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Protecting Yourself from Identity Theft

In 2013 over 11.5 million people suffered from identity theft costing them about $21 billion in financial losses. Aside from the financial losses these innocent people face, the emotional toll can be burdemsome as well.

Some ways you can take control of your identity and prevent cyber-hackers from obtaining personal information include:

1. Shredding personal documents. Any documents that have personal information on them should not be thrown directly into the trash. Shred documents such as bank statements, payroll receipts, and insurance forms. All of these documents contain information that can facilitate someone stealing your identity.

2. Guard your social security number. Keep your social security card at home, in a safe location. Unless absolutely necessary, avoid providing this number on forms or in person.

3. Don't provide personal information on the phone or online. Someone calling asking for your social security number or personal information is an immediate red flag. Unless you are positive you are dealing with a safe network, do not provide personal information.

4.Set difficult passwords. Make sure your passwords are not easily predictable and include both numbers, and upper- and lower-case letters. The more predicable your password, the easier it will be for cyber-hackers to login in and steal your personal information.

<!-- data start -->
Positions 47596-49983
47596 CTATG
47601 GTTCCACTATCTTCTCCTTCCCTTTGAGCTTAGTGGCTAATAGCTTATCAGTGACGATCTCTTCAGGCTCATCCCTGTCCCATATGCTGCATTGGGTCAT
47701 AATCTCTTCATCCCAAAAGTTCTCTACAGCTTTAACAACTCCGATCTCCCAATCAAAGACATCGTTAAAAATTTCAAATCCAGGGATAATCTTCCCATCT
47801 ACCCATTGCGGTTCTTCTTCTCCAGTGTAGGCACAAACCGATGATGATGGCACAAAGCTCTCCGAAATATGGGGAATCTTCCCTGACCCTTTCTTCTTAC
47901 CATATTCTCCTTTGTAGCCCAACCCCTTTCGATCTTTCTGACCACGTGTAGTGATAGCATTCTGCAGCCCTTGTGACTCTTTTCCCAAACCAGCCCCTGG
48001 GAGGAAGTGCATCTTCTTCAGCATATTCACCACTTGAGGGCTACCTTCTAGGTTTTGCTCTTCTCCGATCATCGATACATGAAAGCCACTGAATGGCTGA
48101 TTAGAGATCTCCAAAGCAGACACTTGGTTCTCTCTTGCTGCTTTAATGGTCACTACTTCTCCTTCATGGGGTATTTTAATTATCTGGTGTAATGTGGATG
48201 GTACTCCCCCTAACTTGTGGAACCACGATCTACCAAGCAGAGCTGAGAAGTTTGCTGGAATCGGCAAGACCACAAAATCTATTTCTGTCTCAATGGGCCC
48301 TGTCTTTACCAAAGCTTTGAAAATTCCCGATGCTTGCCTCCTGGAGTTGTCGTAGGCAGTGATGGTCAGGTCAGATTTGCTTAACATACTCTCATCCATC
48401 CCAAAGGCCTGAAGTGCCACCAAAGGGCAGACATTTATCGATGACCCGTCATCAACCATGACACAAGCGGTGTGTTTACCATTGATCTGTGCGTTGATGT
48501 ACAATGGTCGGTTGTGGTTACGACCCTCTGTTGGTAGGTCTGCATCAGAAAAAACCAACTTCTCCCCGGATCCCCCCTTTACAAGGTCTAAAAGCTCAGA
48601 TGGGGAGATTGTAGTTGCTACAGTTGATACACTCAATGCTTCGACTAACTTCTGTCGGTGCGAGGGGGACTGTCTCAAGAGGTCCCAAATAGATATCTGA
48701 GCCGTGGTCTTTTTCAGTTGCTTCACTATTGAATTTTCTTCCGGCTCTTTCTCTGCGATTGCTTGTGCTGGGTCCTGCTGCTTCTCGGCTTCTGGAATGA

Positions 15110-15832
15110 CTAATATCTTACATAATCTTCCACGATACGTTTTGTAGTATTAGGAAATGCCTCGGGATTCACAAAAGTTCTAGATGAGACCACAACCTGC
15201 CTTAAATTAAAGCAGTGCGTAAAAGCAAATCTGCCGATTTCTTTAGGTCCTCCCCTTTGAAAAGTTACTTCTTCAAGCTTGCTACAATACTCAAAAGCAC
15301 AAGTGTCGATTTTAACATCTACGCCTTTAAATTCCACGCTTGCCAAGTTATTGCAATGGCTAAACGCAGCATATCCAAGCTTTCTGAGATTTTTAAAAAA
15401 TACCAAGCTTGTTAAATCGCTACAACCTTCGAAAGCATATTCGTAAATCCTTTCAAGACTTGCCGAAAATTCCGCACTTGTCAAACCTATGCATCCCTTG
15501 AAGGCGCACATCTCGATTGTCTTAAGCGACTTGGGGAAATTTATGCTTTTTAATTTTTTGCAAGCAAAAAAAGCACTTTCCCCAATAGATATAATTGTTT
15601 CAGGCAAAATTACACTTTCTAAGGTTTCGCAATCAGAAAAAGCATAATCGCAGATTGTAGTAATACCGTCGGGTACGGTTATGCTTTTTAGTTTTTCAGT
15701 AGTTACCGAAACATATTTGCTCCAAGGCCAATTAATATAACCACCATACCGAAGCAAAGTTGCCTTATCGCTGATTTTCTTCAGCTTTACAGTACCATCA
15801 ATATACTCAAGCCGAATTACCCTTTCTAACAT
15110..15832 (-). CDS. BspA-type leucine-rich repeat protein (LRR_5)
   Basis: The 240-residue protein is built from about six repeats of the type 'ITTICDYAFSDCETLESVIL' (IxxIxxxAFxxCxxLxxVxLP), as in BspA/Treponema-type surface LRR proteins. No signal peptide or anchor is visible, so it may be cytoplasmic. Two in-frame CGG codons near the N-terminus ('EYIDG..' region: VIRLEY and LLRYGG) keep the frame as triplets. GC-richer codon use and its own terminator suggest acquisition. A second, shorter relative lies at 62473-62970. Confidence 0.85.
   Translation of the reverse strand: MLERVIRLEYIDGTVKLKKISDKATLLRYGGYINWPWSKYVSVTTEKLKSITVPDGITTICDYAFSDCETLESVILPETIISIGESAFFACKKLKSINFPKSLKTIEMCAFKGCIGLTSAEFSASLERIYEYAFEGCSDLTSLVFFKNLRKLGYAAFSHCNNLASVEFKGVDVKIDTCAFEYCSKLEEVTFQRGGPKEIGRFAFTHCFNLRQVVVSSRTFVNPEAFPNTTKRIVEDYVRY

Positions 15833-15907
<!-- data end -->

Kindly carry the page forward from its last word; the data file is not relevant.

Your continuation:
5. Never click links sent to unsolicited emails. Ensure that your privacy settings on your computer are turned on and use website addresses you know, rather than links in unsolicited emails.

Ways to detect identity theft and minimize losses include:

1. Act quickly. If you notice anomolies in your credit reports, or have received abnormal phone calls from banks or loan authorities ask questions and respond immediately.

2. Monitor your credit. Utilize free security services that will provide alerts when abnormal credit card activity takes place. If there is abnormal activity on your card, cancel the card immediately and report the fraud to the credit card company.

3. File a police report. This step will provide proof that fraud did occur, ensuring the credit card companies adhere to their fraud protection plans, and don't hold you accountable for the fraudulent charges.

4. Report the theft to the Federal Trade Commission. The Federal Trade Commission uses your information to help in their search for the perpetrators of these crimes, and to prevent identify theft in the future.

Identity theft is something that is difficult to prevent, but diligently monitoring and protecting your personal information is the best step you can take to avoid falling victim to this crime in the future.


"Statistic Brain." Identity Theft/Fraud Statistics. N.p., n.d. Web. 5 May 2014. . 

Federal Trade Commission, comp. AVOID Theft. Washington D.C.: Consumer Response Center, 2010. Print.